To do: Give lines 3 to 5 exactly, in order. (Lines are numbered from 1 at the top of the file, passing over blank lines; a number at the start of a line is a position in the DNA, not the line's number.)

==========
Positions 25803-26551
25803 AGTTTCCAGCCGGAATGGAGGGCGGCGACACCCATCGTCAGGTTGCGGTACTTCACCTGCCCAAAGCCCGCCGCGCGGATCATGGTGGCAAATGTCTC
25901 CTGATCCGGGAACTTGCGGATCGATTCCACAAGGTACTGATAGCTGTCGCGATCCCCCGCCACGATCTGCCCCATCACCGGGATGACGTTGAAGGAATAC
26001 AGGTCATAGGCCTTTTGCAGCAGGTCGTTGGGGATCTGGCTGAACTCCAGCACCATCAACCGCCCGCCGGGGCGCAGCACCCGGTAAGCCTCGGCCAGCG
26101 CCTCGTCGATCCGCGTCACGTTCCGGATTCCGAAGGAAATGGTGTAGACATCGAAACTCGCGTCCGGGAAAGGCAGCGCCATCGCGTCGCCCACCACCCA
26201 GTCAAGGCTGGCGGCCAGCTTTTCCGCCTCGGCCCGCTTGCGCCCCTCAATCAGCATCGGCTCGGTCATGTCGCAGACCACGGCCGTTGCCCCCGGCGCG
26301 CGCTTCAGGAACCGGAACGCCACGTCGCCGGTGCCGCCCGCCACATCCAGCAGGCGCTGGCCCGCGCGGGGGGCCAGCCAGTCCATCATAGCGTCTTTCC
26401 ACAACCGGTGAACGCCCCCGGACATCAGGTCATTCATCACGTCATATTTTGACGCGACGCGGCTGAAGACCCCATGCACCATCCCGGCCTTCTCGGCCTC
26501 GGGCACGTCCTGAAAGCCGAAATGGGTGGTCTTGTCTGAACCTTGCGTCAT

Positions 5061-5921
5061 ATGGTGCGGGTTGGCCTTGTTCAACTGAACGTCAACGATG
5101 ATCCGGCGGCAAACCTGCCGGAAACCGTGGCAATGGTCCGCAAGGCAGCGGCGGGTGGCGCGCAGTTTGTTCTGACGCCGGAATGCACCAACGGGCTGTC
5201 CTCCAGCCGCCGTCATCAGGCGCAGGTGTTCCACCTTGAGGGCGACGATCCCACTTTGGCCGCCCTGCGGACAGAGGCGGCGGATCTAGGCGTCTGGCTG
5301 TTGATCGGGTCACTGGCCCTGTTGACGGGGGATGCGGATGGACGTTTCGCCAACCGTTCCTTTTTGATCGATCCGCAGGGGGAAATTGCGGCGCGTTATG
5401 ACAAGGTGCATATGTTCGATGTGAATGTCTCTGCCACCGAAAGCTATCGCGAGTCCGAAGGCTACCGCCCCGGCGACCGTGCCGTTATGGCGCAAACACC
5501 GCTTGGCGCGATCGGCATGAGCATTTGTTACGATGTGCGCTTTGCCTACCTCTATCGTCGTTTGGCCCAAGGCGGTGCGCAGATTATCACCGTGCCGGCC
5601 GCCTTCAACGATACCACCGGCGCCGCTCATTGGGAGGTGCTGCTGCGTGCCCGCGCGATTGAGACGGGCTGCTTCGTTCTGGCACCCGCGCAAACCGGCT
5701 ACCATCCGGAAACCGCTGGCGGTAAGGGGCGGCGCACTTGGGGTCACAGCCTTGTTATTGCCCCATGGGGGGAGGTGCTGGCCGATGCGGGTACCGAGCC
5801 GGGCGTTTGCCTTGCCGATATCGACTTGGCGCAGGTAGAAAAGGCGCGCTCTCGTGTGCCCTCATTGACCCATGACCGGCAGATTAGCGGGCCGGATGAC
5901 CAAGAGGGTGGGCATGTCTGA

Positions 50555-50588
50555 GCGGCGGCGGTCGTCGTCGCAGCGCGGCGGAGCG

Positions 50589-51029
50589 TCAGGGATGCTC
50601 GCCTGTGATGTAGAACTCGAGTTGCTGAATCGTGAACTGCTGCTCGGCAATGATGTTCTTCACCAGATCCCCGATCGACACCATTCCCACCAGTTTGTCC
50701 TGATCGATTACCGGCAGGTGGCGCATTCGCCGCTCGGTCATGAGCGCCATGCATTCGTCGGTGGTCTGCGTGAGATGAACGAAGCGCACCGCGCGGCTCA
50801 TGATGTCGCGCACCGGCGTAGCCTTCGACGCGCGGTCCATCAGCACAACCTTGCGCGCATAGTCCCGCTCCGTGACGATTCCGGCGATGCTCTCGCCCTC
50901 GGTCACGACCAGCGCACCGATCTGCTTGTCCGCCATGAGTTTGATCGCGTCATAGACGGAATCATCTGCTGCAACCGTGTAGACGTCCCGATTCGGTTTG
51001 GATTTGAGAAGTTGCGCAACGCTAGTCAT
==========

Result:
25901 CTGATCCGGGAACTTGCGGATCGATTCCACAAGGTACTGATAGCTGTCGCGATCCCCCGCCACGATCTGCCCCATCACCGGGATGACGTTGAAGGAATAC
26001 AGGTCATAGGCCTTTTGCAGCAGGTCGTTGGGGATCTGGCTGAACTCCAGCACCATCAACCGCCCGCCGGGGCGCAGCACCCGGTAAGCCTCGGCCAGCG
26101 CCTCGTCGATCCGCGTCACGTTCCGGATTCCGAAGGAAATGGTGTAGACATCGAAACTCGCGTCCGGGAAAGGCAGCGCCATCGCGTCGCCCACCACCCA